Educators agree: Schools with large numbers of students from low-income families -- or who move often, are learning English or have other special needs -- almost always fare worse on standardized tests. Seeking another metric, the Pioneer Press analyzed three years of test scores from all 731 Minnesota elementary schools to predict how well each school should do when its percentage of low-income students is taken into account -- effectively leveling the playing field between the haves and have-nots. The finding? Apparently “troubled” schools are doing much better than expected.

State’s No Child Changes Blocked
The Dallas Morning News, TX – June 6, 2006
Texas officials have tried to artificially boost test scores by eliminating 10 percent of the state's students from the No Child Left Behind accountability system – including many of the state's most disadvantaged children. But federal authorities quietly blocked the attempt last month – along with three other proposed changes that would have improved the appearance, if not the reality, of Texas schools' performance.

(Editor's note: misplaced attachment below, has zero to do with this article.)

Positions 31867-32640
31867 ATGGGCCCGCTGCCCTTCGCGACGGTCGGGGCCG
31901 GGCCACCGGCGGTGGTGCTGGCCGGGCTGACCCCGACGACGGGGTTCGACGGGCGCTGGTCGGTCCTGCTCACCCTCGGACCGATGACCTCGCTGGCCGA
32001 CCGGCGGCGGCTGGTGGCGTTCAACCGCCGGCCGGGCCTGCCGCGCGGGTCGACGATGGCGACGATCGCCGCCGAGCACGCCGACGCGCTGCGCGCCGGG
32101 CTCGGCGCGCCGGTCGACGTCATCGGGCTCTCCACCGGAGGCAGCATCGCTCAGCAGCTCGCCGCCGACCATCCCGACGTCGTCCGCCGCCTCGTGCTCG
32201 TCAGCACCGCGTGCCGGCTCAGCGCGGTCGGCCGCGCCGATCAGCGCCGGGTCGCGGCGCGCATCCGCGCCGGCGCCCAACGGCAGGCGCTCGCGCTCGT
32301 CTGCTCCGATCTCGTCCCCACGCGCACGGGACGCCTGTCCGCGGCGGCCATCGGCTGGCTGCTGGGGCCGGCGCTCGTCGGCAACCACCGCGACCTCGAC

NewsFlash: Mismeasuring High School Graduation Rates
Economic Policy Institute – April 18, 2006
... High School Graduation Rates ... low graduation rate because he does not fully correct for grade retention, especially among minorities, in 9th and 10th grade. EPI's own report on graduation rates - Rethinking High School ...

Public High School Graduation Rates
TA Communities - May 12, 2006
... rates in relation to race and gender. results of the study include information on the gender and race gaps, low/high performing school districts, as well as the overall trends in graduation rates in ...

High School Graduation Rates Unacceptably Low, State Says
New York Times, NY – February 14, 2006
More than a third of high school students in the state scheduled to graduate last June failed to do so, State Education Commissioner Richard P. Mills said yesterday, calling the figure "unacceptable."

Study Tracks Facts About Drop-Outs
The Monitor, TX – June 7, 2006
... schools Superintendent Michael Sandroussi said district staff typically sees students drop out during their freshman year. Edcouch-Elsa High School’s Class ...

Foster Care

Adopt Us, Foster Teenagers Urge in Ad Campaign
USA Today – June 1, 2006